Oct 23, 2017
We all know the basic story of the Allied Forces storming the Beaches of Normandy in World War II. It’s one of the most dramatic and harrowing events in modern warfare. But my brain couldn’t comprehend the size and scale of the allied forces’ operation, and the sheer number of casualties taken on those beaches of France. I had the honor of traveling to Normandy with Liberation Route Europe, a nonprofit that helps travelers interested in history connect with savvy tour leaders, and which helps celebrate the history of this amazing part of the world. And I had the even greater honor of interviewing Jory Brentjens, a historian for Liberation Route Europe, and I think even if you know the story of D-Day, you’re going to want to hear what Jory has to say.
As Jory tells it, such an enormous operation took a herculean effort by the Allied Forces to plan. There were more than a million people assembled in Southern England, readying for the invasion. General Dwight D. Eisenhower was in charge, but the Allies were truly allied, British officers were in charge of both the air and naval wings of the operation. The Allies had set up decoy missions, along the Dutch border and elsewhere, to try to throw the Germans off the scent. Meanwhile, the German army was having difficulty, with no single commander in charge of the defense. But that doesn’t mean they didn’t have deadly preparations in place.
The Allies could have tried to take back France via a number of routes, but Normandy provided several factors that won the day. The generals were particularly concerned about the weather, which could hamper the operation, and Normandy is somewhat sheltered. The area was also fairly close to England, within reach of Allied fighter jets, and German defenses were not as complete as in other regions. The Germans anticipated a raid in Calais, thanks to its proximity to England, so the forces decided to strike where they had a better chance of breaking through. But, as Jory tells us, and as we may have difficulty grasping, that doesn’t mean it was anything but harrowing.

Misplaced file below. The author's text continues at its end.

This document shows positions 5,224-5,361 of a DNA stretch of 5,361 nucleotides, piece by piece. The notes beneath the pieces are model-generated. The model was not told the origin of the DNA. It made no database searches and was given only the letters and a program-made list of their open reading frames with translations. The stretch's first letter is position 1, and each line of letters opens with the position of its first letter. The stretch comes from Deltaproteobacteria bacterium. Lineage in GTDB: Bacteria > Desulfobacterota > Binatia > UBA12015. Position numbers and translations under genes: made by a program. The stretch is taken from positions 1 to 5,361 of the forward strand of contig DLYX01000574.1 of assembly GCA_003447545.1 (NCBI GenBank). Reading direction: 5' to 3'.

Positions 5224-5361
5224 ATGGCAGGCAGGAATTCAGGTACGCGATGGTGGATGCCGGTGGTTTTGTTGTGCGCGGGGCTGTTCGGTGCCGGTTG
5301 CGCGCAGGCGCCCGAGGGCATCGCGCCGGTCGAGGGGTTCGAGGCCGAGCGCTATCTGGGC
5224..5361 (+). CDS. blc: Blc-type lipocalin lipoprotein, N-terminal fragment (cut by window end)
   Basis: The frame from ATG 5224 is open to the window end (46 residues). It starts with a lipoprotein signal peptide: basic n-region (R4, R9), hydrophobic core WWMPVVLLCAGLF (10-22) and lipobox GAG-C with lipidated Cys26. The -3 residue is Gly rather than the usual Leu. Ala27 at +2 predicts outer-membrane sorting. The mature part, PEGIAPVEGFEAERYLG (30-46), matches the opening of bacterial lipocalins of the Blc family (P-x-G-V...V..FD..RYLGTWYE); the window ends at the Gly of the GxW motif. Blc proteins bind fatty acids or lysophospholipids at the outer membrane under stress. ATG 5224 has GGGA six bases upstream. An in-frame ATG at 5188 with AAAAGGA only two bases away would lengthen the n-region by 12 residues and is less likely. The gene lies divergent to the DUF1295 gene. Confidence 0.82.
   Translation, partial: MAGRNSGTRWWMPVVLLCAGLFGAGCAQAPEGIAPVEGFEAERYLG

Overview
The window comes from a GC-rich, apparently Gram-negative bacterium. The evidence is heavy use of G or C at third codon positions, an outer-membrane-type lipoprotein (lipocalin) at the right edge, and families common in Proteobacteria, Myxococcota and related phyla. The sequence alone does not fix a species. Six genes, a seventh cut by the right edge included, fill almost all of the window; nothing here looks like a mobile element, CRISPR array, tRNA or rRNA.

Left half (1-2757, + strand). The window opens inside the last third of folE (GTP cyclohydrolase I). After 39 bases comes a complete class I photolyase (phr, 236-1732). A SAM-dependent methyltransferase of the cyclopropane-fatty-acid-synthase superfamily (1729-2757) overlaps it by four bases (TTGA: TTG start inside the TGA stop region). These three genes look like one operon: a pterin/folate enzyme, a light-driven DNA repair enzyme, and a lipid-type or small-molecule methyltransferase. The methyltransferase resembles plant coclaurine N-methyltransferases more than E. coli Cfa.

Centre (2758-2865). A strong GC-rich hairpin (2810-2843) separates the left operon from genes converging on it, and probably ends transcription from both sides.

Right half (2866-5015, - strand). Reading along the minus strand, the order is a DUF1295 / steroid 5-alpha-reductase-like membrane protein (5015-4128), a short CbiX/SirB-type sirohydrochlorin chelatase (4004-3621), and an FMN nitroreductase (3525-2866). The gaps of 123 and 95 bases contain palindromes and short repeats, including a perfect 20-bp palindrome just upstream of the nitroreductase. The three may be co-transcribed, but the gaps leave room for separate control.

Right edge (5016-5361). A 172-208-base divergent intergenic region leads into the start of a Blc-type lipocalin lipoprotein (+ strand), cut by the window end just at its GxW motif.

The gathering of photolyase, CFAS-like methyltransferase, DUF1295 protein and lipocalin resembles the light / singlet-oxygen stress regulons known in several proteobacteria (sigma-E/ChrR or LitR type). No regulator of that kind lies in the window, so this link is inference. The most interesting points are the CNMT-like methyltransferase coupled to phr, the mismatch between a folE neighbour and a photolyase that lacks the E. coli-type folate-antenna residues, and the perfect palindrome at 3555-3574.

There were six beaches planned for the raid, with American forces landing on three of them. Jory and I discussed the famous story of John Steele, the paratrooper who landed on the spire of a church in Sainte-Mère-Église and avoided German notice. But that’s a happy story in an otherwise terrifying tale. Jory describes the scene on the beaches as “completely insane,” with German forces sinking Allied boats in the water, exploding mines on the beaches, and unleashing heavy artillery on the incoming troops. At Pointe du Hoc soldiers had to use ladders and anchors tied to the ends of ropes to scale the cliffs to secure the area, while German soldiers fired down upon them. And though the battle to secure the beaches only took a couple of days, the real battle was to secure Normandy, a fight that took months, and which Jory told me, was “hellish.”
There is a ton of history in this episode, and Jory has a lot of fascinating details about both how the invasion was planned, and what happened on the ground. I had the great pleasure of visiting many of the historic locations around Normandy, an incredibly emotional experience as you visit the various museums, and spend time among the thousands buried in the official graveyards. The lessons of the past are never too far from us, and I couldn’t help connect the way France and Germany responsibly memorialize their past, with how America is wrestling to do the same.
The prize for this week is a copy of Mike Duncan’s forthcoming book The Storm Before the Storm. It comes out on October 24! To enter, simply be a newsletter subscriber and leave a comment on this blog post. The contest ends Sunday, October 29 at midnight.